Johnson would have done us all a service to write a worthy explanation of, and apologia for, Mahler’s last choral masterpiece, but he’s done much more. This is a book ‘about’ the Eighth, rather than ‘on’ the Eighth, with this work as the focal point, rather than the subject, of this fascinating book. The piece and its premiere serve a center of gravity for an exceptionally engaging and wide-ranging exploration of Mahler’s late music, his fraught relationship with his wife, his engagement with philosophy, his place in one of the richest moments in cultural history, the emergence of psychoanalysis and much more. There are insights to be found here into not only the life and work of Mahler, but those of Alexander von Zemlinsky, Hans Gál, Stefan Zweig, Arnold Schoenberg, Nietzsche, Freud, Jung, Klimt and others. Johnson writes perceptively about everything from national identity, to Viennese Heurigen wine bars, to sex.

For those readers already well acquainted with Mahler’s life story, there are many episodes described in the book with which they will already be familiar, such as the extraordinary circumstances of the Eighth’s sensational premiere, Mahler’s encounter with Freud, and the funeral procession of a New York fireman which inspired the harrowing opening of the last movement of the Tenth Symphony. And yet, I would think that for even more the most fanatical Mahlerian, Johnson offers some new insight or some fresh interpretation of even the most well-known events in every chapter.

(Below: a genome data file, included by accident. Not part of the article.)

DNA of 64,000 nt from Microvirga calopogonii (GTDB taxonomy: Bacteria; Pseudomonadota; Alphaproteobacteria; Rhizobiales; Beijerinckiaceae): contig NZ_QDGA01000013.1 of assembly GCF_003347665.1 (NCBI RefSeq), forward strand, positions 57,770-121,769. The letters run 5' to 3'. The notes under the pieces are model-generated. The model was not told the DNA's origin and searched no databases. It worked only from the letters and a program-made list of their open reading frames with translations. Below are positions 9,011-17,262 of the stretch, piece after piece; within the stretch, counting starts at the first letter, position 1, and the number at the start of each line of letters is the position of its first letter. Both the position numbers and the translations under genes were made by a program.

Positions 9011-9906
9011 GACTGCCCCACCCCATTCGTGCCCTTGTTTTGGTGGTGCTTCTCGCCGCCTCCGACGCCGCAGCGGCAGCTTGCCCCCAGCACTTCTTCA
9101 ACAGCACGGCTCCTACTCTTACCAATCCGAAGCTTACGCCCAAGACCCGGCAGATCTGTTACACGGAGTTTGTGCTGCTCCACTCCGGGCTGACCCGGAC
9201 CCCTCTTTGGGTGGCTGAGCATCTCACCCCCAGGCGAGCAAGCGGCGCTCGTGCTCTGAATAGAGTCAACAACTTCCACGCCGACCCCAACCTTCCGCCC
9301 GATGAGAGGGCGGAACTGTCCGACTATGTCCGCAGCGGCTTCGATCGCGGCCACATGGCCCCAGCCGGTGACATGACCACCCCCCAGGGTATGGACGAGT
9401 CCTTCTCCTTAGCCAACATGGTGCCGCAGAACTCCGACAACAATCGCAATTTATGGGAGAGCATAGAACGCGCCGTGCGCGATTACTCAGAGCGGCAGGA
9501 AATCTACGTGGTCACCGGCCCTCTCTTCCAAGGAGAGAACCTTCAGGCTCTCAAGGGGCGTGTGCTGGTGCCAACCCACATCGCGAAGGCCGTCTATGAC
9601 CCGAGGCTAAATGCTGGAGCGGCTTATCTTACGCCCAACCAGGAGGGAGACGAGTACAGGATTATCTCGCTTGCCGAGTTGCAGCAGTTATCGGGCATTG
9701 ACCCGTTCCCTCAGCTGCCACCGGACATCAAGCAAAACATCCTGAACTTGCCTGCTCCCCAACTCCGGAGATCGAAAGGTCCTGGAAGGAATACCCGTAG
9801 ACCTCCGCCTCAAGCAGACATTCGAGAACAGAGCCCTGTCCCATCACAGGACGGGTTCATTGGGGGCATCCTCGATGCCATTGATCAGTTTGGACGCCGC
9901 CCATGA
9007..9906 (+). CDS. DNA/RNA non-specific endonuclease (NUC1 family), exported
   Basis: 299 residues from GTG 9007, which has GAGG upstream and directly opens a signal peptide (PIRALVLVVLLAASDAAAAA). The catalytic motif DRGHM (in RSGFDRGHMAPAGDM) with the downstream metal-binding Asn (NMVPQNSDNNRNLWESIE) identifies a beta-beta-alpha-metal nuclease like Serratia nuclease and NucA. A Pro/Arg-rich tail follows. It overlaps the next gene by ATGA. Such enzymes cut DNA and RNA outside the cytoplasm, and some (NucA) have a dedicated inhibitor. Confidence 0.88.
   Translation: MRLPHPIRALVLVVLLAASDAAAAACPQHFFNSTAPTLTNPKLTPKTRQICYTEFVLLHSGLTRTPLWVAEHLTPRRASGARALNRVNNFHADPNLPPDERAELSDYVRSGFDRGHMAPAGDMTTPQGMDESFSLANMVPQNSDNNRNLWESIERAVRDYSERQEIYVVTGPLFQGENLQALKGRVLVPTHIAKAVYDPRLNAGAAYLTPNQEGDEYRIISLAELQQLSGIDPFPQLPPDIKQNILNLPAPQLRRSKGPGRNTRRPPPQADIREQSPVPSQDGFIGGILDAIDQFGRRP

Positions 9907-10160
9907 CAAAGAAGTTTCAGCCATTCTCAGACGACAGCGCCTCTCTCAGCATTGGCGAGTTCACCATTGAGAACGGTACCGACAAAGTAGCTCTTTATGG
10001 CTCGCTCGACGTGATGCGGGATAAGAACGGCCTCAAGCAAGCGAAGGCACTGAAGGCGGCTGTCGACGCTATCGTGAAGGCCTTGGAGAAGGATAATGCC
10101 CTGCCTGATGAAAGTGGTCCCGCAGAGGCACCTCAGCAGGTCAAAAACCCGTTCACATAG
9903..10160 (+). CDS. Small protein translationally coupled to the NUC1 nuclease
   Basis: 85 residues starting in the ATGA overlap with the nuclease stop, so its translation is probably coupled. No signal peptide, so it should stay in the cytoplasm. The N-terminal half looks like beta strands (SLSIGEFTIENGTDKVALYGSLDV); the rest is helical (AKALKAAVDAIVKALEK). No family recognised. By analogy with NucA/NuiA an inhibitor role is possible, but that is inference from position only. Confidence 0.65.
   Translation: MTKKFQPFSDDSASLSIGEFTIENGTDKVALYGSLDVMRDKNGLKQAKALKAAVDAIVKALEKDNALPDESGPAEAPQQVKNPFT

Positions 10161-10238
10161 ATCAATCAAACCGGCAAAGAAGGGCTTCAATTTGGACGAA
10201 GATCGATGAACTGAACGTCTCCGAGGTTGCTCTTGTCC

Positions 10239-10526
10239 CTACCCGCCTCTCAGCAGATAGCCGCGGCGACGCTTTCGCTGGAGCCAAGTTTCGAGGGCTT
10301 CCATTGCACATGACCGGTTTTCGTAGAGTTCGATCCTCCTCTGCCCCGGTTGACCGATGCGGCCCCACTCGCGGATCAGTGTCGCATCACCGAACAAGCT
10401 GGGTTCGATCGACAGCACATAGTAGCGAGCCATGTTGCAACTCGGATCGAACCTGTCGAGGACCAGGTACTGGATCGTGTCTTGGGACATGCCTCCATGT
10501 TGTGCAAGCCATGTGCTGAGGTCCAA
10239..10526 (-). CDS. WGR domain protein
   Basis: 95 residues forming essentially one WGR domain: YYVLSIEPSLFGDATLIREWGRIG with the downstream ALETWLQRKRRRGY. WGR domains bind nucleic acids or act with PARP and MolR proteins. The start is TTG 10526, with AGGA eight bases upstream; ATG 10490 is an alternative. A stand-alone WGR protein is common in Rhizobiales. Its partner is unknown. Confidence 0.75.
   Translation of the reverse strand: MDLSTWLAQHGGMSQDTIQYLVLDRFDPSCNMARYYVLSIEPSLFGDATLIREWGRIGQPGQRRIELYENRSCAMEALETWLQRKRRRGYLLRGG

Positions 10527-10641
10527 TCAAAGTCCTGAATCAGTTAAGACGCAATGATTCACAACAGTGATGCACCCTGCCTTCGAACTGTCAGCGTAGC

There are extended descriptions and discussions of not only the Eighth Symphony, but of Das Lied von der Erde, the Ninth and the Tenth (discussed mostly through the prism of Derryck Cooke’s Performing version). Narrating musical events in prose is, at best, an unsatisfying necessity. Without such descriptions of a work’s unfolding, it’s more or less impossible to highlight the ideas in the music the author wants to discuss, but if words could adequately describe music, we wouldn’t need music. Johnson handles this inherent problem very well – he moves from descriptions of musical events to exploration of musical meaning about as elegantly and efficiently as one can. Mahler fans tend to be incredibly possessive of his music and hugely opinionated about its meaning. Johnson has a disarmingly easygoing way of suggesting new readings of Mahler’s works that I think most will find refreshing rather than confrontational.

Will Johnson’s book on the Eighth serve as an eye opener for those Mahlerian listeners and performers who have always found the work to be a blind spot? Well, as the saying goes, you can lead a horse to water, but you can’t make him or her drink. But one hopes the doubters will, if nothing else, follow Johnson’s own example. He most endearingly describes his somewhat negative previous verdict on the Eighth Symphony, as presented in the book Companion to the Symphony (1992) “monumentally wrong.” Sometimes, the opposite is also true.

Conductor Kenneth Woods is the Artistic Director of Colorado MahlerFest and also serves as the Artistic Director and conductor of the English Symphony Orchestra and The Elgar Festival.


Book Review: Stephen Johnson, The Eighth: Mahler and his World in 1910